In the way of the tongue
Imagine drinking from a sippy cup. In order to do this, your tongue is forced to drop underneath the spout and into the floor of the mouth (to get the spout to fit). This is the wrong way to swallow. With a correct swallow, your tongue should rise to the roof of your mouth and behind your teeth to propel the liquid down. But in the case of the sippy cup, your children’s tongues simply cannot do this in their small mouths — there’s a big spout in the way!
Since the spout keeps the tongue in the floor of the mouth, it encourages children to drink using ALL of the wrong muscles — muscles that are a major factor in causing crooked teeth and poor facial and dental development of the lips, tongue, jaw etc.
The low tongue level problem
Ultimately, sippy cups can contribute to what therapists call a “low tongue level”, a condition where your child’s tongue rests on the floor of his or her mouth — instead of in the correct position: lightly suctioned to the roof of the mouth with the tongue tip resting just behind the front teeth.
WHY IS A LOW TONGUE LEVEL SUCH A BIG DEAL?
There are several reasons tongue positioning is critical, but in terms of a child’s jaw growth, it’s all about creating space.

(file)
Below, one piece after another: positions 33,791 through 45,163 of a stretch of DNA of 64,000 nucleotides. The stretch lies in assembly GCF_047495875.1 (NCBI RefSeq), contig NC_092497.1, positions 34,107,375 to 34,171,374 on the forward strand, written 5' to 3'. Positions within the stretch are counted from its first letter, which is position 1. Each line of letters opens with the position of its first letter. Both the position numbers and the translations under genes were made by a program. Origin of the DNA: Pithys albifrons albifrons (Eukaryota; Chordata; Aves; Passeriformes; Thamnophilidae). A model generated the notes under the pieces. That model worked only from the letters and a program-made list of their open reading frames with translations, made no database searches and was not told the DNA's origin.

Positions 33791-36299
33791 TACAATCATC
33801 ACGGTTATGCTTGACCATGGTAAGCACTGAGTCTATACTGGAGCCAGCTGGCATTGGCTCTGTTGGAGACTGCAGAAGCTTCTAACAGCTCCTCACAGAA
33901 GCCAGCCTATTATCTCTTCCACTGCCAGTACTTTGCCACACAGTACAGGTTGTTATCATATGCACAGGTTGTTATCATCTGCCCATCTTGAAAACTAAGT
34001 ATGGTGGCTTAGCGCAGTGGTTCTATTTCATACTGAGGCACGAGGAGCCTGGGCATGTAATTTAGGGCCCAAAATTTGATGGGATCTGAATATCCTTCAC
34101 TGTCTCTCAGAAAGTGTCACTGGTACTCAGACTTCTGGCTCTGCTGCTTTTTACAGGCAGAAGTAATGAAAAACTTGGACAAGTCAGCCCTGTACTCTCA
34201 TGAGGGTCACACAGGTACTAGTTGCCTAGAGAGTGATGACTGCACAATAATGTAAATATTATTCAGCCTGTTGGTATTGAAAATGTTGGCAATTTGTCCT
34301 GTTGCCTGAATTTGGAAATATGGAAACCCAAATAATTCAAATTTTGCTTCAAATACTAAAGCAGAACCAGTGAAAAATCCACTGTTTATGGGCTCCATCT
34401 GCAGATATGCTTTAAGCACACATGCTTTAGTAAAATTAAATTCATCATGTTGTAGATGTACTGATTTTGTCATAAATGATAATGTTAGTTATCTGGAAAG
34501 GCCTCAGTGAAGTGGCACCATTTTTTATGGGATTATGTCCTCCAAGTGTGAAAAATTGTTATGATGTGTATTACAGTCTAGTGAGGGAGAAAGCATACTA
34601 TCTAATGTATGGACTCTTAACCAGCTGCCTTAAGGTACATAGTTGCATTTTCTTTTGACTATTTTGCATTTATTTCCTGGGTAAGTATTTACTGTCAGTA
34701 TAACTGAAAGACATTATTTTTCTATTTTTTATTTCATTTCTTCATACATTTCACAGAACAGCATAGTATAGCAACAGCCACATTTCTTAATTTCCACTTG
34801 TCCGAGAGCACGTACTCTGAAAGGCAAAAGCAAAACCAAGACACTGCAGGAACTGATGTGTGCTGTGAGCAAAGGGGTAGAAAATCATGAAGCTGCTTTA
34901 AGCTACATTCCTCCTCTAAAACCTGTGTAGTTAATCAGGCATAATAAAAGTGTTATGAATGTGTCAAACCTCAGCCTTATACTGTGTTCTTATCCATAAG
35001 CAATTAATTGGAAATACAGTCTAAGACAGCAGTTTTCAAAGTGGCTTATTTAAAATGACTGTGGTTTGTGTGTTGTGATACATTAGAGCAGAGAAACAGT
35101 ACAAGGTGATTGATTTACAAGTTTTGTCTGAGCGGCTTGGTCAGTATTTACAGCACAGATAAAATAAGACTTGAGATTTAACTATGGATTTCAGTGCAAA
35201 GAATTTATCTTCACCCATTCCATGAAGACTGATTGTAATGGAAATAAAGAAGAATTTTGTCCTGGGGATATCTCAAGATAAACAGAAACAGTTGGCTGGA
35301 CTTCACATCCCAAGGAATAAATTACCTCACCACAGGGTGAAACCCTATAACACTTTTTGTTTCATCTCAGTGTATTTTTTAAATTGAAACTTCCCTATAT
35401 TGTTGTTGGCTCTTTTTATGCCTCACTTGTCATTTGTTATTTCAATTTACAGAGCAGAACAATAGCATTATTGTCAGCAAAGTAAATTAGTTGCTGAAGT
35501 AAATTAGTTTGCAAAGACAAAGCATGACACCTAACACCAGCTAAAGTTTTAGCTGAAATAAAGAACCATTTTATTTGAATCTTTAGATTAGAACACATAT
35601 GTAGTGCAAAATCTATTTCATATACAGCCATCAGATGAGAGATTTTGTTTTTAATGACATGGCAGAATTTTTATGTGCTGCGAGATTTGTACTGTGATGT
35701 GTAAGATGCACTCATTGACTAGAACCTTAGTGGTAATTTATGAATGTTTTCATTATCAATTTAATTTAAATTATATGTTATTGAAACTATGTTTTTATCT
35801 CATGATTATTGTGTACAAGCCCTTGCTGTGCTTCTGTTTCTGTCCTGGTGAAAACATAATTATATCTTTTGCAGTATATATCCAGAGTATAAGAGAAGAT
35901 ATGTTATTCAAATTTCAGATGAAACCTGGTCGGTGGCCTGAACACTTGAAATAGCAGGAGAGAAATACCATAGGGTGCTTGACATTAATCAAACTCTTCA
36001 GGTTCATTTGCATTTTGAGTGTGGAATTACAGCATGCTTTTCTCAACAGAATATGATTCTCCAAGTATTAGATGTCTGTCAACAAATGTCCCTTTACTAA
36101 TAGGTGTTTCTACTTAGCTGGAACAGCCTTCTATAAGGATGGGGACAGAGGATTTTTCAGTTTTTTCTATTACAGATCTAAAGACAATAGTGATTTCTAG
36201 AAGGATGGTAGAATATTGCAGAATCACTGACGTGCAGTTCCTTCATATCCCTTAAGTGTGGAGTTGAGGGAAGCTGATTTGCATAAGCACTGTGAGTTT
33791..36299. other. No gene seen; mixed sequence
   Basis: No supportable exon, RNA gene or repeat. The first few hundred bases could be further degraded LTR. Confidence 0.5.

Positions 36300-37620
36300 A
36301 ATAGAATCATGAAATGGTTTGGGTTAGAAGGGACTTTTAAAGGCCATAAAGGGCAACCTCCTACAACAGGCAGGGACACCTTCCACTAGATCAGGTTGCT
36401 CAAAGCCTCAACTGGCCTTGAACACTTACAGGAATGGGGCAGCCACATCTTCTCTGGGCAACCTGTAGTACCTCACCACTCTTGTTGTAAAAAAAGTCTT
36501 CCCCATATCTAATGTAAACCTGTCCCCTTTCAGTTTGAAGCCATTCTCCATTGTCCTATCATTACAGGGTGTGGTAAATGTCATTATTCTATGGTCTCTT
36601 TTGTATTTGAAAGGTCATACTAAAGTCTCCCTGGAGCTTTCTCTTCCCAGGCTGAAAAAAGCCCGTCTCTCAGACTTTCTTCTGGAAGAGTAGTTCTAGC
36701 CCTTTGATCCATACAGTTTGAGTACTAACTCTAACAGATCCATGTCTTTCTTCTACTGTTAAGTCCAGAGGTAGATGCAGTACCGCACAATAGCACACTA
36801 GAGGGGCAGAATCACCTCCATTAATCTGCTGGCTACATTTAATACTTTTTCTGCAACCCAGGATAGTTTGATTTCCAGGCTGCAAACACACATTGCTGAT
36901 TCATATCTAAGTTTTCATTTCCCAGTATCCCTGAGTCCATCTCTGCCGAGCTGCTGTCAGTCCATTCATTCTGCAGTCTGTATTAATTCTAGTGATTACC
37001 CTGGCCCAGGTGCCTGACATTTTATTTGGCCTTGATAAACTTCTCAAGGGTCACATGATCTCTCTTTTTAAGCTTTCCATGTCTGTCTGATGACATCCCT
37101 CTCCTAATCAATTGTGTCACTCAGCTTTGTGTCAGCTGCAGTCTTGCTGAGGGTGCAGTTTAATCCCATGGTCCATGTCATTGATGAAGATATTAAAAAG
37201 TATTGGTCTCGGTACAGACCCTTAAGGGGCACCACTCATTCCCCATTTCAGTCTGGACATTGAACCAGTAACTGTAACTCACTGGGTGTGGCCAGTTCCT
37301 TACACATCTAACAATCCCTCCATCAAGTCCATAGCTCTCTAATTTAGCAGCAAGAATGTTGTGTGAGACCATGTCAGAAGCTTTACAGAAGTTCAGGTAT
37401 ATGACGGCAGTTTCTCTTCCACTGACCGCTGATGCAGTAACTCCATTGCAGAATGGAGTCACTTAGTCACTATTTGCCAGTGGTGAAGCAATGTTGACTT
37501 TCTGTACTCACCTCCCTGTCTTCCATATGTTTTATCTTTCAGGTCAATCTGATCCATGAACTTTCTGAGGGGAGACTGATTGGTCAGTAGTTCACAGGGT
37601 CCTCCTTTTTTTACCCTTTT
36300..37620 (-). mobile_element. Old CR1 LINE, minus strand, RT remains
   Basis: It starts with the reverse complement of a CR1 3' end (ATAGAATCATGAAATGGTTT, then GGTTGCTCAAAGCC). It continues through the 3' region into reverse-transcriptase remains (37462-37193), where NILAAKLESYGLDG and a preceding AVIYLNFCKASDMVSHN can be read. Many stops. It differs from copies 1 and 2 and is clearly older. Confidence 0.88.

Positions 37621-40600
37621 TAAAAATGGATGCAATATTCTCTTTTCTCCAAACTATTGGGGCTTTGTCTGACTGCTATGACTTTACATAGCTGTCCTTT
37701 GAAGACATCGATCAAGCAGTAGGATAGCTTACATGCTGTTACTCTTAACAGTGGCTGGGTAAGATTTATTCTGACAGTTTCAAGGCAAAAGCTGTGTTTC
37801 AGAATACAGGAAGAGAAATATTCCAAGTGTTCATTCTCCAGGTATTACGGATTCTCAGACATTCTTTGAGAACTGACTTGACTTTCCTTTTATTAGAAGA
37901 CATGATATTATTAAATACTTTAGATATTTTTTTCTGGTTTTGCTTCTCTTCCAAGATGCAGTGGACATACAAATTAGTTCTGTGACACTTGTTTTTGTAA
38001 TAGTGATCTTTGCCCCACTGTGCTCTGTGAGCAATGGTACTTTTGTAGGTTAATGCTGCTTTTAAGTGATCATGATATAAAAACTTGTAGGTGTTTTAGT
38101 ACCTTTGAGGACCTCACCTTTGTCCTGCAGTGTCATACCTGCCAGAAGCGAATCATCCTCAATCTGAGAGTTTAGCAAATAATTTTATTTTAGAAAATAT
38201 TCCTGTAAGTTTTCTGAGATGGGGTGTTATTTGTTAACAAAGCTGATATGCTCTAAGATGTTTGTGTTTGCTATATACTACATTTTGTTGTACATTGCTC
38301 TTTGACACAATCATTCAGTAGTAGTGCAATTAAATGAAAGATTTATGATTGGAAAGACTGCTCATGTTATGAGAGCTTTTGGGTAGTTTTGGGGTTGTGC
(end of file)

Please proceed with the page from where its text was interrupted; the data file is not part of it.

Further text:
According to Cynthia Peterson, Author of The TMJ Healing Plan: Ten Steps to Relieving Persistent Jaw, Neck and Head Pain (Positive Options for Health), the tongue should be lightly suctioned to the roof of the mouth at all times. It is the garage for our tongue and is super important in forming a wide upper arch and nasal/sinus cavities. The roof of our mouth is the floor of our sinuses. We want and need space in this area and one of the tongue’s jobs is to do just that — create upper space.
Having an incorrect tongue rest position from sippy cups or other factors can and often does lead to mouth breathing, high narrow palates, a tongue thrust, clenching and grinding, crowded and crooked teeth, overbites and underbites, speech disorders, respiratory problems, and the inability to properly chew and swallow.